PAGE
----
“Sort’a half dozing—”
“Yes; and Sanford—Mr, Embury, you know, came gliding through my room, and he stopped at my bedside to say good-by—”
“Was he alive?” asked Fibsy, awe-struck at her hushed tones and bright, glittering eyes.
“Oh, no, it was his spirit, you see—his disembodied spirit”
“How could you see it, then?”
“When spirits appear like that, they are visible.”
“Oh, ma’am—I didn’t know.”
“Yes, and I not only saw him but he was evident to all my five senses!”
“What, ma’am? What do you mean?”
Fibsy drew back, a little scared, as Aunt Abby clutched his sleeve in her excitement. He felt uneasy, for it was growing dusk, and the old lady was in such a state of nervous exhilaration that he shrank a little from her proximity.
But Fibsy was game. “Go on, ma’am,” he whispered.
“Yes,” Aunt Abby declared, with an eerie smile of triumph, “I saw him—I heard him—I felt him—I smelled him—and, I tasted him!”
Fibsy nearly shrieked, for at each enumeration of her marvelous experiences, Miss Ames grasped his arm tighter and emphasized her statements by pounding on his shoulder.
She seemed unaware of his personal presence—she talked more as if recounting the matter to herself, but she used him as a general audience and the boy had to make a desperate effort to preserve his poise.
And then it struck him that the old lady was crazy, or else she really had an important story to tell. In either case, it was his duty to let Fleming Stone hear it, at first hand, if possible. But he felt sure that to call in the rest of the household, or to take the narrator out to them would—as he expressed it to himself “upset her applecart and spill the beans!”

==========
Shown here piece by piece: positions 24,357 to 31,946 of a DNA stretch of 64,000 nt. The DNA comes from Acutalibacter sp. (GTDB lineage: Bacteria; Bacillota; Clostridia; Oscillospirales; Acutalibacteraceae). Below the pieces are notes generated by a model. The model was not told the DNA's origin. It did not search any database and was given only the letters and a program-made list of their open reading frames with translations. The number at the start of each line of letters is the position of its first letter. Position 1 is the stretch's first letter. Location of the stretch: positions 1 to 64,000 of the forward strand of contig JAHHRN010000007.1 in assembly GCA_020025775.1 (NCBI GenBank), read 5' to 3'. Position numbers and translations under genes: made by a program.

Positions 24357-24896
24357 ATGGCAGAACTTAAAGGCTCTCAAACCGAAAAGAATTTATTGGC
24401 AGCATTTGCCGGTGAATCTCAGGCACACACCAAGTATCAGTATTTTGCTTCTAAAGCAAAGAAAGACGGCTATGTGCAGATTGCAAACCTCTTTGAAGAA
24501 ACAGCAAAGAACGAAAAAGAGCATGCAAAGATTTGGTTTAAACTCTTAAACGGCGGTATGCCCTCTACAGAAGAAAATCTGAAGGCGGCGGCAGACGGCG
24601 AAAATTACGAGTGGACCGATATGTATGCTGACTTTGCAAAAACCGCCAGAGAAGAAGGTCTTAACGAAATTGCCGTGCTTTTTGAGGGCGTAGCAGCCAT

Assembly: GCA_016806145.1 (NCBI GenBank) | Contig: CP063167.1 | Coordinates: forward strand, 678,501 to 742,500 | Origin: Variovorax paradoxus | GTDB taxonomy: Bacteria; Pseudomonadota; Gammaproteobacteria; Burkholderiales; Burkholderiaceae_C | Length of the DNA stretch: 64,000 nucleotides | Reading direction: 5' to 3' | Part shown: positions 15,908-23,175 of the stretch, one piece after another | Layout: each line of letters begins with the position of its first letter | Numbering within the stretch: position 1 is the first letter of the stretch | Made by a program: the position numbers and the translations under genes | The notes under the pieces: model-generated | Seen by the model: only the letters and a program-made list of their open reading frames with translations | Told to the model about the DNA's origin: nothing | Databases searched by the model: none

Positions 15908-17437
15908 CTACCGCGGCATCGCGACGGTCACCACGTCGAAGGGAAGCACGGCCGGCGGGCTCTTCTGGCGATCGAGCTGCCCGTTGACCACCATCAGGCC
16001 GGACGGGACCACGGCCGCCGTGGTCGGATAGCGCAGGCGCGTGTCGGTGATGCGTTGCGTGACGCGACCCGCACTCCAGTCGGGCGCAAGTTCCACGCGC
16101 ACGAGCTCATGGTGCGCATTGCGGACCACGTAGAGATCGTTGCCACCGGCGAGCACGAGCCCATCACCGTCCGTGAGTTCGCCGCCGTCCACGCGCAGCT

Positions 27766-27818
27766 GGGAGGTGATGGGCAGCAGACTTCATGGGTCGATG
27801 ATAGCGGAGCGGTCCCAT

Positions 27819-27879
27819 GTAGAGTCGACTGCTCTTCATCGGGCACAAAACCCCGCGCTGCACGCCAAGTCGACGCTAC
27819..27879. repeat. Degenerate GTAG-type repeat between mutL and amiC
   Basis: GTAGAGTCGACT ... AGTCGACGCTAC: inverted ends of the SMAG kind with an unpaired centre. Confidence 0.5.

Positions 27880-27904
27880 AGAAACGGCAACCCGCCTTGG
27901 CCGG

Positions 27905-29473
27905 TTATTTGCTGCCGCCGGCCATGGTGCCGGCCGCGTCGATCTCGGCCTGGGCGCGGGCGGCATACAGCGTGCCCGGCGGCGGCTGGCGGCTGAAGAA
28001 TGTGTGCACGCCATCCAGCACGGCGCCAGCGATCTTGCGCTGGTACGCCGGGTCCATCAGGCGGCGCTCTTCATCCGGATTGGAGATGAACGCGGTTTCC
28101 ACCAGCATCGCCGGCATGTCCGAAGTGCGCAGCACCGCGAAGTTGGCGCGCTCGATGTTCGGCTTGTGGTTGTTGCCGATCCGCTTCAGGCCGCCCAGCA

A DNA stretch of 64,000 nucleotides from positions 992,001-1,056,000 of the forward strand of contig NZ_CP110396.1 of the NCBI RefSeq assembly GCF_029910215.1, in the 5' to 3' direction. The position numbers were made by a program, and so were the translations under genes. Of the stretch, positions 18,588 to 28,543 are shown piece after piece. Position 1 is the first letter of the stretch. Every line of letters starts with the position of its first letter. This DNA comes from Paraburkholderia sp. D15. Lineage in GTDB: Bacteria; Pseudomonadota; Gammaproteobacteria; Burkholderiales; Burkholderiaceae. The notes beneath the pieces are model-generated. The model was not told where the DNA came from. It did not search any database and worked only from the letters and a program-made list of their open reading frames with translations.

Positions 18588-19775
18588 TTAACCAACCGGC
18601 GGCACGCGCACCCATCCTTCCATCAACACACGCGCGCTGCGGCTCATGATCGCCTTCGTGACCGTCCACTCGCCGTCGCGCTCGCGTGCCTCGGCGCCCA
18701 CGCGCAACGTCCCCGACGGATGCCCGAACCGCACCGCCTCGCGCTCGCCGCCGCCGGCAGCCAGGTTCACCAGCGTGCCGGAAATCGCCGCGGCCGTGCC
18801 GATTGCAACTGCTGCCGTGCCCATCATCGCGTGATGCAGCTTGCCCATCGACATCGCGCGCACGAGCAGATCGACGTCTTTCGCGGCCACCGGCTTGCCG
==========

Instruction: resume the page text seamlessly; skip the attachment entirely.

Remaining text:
THE FIVE SENSES
However he decided quickly, it must be done, so he said, diplomatically, “This is awful int’restin’, Miss Ames, and I’m just dead sure and certain Mr. Stone’d think so, too. Let’s go out and get it off where he c’n hear it. What say?”
The boy had risen and was edging toward the door. Rather than lose her audience, Aunt Abby followed, and in a moment the pair appeared in the living-room, where Fleming Stone was still talking to Eunice and Mr. Elliott.
“Miss Ames, now, she’s got somethin’ worth tellin’,” Fibsy announced. “This yarn of hers is pure gold and a yard wide, Mr. Stone, and you oughter hear it, sir.”
“Gladly,” and Stone gave Aunt Abby a welcoming smile.
Nothing loath to achieve the center of the stage, the old lady seated herself in her favorite arm-chair, and began:
“It was almost morning,” she said, “a faint dawn began to make objects about the room visible, when I opened my eyes and saw a dim, gliding figure—”
Eunice gave an angry exclamation, and rising quickly from her chair, walked into her own room, and closed the door with a slam that left no doubt as to her state of mind.